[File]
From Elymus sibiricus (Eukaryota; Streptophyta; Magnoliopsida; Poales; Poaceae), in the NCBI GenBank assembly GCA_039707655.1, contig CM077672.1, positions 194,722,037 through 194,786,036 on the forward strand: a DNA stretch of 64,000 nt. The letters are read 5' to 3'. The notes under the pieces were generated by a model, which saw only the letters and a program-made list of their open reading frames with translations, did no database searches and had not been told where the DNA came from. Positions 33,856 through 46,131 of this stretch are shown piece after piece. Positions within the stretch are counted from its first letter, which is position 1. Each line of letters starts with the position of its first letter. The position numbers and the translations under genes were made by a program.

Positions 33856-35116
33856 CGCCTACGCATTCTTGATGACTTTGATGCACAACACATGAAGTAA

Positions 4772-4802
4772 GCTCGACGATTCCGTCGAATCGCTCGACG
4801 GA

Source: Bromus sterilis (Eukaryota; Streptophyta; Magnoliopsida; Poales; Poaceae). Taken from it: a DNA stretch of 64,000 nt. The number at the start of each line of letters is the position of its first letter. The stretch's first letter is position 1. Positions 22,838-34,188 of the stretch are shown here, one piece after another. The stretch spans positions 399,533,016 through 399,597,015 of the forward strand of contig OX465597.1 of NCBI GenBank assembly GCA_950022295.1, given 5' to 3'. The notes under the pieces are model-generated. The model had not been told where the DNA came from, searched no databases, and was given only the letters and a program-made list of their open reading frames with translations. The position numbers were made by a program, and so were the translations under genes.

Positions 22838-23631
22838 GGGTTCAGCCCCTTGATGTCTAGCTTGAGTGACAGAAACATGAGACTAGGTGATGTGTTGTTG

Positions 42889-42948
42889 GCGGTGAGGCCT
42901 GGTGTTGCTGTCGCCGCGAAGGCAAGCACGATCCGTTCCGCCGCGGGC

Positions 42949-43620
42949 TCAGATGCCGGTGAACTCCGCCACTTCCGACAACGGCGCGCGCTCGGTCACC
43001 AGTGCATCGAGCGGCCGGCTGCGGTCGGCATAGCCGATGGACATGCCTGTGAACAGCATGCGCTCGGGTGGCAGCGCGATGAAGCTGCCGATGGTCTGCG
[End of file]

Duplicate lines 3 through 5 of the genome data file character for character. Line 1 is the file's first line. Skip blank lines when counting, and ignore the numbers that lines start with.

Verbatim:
33856 CGCCTACGCATTCTTGATGACTTTGATGCACAACACATGAAGTAA

Positions 4772-4802
4772 GCTCGACGATTCCGTCGAATCGCTCGACG